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Article
Publication date: 8 September 2021

Bilal Malik, Jehanzeb Masud and Suhail Akhtar

This paper aims to provide a detailed review of the experimental research on the prediction of aircraft spin and recovery characteristics using dynamically scaled aircraft models.

Abstract

Purpose

This paper aims to provide a detailed review of the experimental research on the prediction of aircraft spin and recovery characteristics using dynamically scaled aircraft models.

Design/methodology/approach

The paper organizes experimental techniques to predict aircraft spin and recovery characteristics into three broad categories: dynamic free-flight tests, dynamic force tests and a relatively novel technique called wind tunnel based virtual flight testing.

Findings

After a thorough review, usefulness, limitations and open problems in the presented techniques are highlighted to provide a useful reference to researchers. The area of application of each technique within the research scope of aircraft spin is also presented.

Originality/value

Previous reviews on the prediction of aircraft spin and recovery characteristics were published many years ago and also have confined scope as they address particular spin technologies. This paper attempts to provide a comprehensive review on the subject and fill the information void regarding the state of the art aircraft spin technologies.

Details

Aircraft Engineering and Aerospace Technology, vol. 94 no. 2
Type: Research Article
ISSN: 1748-8842

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Article
Publication date: 23 August 2011

Ming Cong, Dong Liu, Yu Du, Haiying Wen and Yinghua Wu

The purpose of this paper is to build a seven‐degrees of freedom (DOF) parallel‐serial robot system which has the advantage of mechanical novelty and simplicity compared…

Abstract

Purpose

The purpose of this paper is to build a seven‐degrees of freedom (DOF) parallel‐serial robot system which has the advantage of mechanical novelty and simplicity compared with the existing platforms, and to share the experience of converting a popular motion base to an industrial robot for use in full‐mission tank training processes of three armored arms.

Design/methodology/approach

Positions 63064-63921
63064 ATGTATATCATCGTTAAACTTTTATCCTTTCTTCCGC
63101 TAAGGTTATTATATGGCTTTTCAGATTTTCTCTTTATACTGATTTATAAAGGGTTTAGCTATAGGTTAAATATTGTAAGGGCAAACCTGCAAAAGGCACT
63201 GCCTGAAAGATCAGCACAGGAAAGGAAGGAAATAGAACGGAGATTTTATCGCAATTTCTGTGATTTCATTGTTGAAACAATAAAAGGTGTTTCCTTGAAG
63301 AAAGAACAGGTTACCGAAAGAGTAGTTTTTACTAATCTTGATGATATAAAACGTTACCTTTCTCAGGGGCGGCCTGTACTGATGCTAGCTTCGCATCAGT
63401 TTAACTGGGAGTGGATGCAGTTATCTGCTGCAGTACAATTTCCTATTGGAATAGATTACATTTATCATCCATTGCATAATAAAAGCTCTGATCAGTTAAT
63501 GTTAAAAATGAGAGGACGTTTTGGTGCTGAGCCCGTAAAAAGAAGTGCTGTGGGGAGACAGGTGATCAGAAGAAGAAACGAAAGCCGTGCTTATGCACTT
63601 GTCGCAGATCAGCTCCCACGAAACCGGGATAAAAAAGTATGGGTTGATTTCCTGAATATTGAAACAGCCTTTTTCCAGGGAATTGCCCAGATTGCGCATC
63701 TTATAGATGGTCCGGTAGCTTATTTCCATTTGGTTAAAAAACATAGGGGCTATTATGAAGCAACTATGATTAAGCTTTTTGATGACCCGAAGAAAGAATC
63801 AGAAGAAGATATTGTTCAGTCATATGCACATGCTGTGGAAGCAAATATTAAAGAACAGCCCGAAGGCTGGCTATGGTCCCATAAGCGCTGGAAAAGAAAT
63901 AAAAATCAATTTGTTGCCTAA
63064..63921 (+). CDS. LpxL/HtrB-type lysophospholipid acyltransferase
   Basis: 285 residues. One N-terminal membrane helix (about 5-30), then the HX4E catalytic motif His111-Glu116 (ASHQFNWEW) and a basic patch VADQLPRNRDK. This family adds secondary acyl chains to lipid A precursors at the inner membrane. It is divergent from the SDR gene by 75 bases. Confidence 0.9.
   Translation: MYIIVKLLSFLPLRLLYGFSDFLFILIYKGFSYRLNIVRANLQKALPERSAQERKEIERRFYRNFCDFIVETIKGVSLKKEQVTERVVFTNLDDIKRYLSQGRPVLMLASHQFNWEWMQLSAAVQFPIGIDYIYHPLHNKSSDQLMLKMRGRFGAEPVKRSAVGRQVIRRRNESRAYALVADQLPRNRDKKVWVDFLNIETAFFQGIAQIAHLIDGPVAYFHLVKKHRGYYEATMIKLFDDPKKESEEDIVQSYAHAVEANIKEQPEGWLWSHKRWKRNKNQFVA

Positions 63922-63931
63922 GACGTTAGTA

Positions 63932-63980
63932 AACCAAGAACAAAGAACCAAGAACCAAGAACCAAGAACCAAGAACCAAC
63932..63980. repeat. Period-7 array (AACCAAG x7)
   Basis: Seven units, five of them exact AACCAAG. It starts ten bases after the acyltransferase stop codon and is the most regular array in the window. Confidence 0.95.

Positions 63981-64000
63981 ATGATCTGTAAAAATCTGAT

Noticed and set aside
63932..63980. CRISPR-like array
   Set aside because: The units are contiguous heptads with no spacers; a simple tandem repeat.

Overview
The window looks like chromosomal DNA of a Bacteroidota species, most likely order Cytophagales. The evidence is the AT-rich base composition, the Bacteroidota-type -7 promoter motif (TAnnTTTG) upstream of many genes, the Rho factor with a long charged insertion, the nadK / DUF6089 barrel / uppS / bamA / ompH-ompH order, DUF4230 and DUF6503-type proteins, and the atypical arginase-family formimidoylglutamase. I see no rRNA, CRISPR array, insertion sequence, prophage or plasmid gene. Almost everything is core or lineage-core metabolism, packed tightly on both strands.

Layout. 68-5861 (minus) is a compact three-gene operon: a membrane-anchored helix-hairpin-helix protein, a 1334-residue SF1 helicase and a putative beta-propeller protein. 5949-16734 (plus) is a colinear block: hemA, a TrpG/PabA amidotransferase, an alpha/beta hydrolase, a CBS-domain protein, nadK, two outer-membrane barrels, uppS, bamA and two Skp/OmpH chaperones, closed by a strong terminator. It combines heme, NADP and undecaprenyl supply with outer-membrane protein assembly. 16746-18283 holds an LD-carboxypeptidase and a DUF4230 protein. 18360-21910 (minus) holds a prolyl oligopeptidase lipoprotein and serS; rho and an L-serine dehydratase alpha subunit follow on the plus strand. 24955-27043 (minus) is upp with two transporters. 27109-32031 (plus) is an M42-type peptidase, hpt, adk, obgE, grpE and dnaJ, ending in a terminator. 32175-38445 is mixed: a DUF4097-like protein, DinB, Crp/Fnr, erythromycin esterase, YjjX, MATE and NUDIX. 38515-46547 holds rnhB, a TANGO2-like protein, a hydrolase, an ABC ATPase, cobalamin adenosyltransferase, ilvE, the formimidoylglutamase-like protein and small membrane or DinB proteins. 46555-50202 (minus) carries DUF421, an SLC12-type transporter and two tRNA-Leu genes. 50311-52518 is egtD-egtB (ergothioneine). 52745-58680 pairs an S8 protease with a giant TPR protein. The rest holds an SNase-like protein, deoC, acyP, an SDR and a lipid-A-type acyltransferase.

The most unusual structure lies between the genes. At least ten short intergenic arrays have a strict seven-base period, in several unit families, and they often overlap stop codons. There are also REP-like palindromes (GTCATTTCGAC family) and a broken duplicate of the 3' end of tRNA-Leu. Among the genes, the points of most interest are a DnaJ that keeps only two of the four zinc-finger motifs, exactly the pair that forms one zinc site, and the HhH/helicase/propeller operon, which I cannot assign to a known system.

By studying the concept of the robot system, a novel parallel‐serial robot with seven DOF driven by electrical servo motors is built. And the transmission modules and Hooke joints are explored and designed in detail. Then the inverse kinematics based on coupling compensation and time‐jerk synthetic optimization methods for trajectory planning of the simulator are presented and further discussed in order to satisfy the requirements of high stability and perfect performance. In advance, the feasibility and applicability of this triune parallel‐serial robot system are verified.

Findings

A prototyped test shows that the performance of the system is of a satisfaction with real‐time tracking any trajectories given by the visual system smoothly. Finally, the characteristics of the robot system are realized and verified by experiments and an industrial application.

Practical implications

The triune full‐mission tank training simulator developed in this paper has been used in the military industry and it has a great potential application.

Originality/value

This successful usage of the novel and simple parallel robot system in the military industry expands the range of its applications in real‐life task more operators training. And the proposal methods of inverse kinematics based on coupling compensation and trajectory planning enhanced the theoretical research of the parallel robot.

Details

Industrial Robot: An International Journal, vol. 38 no. 5
Type: Research Article
ISSN: 0143-991X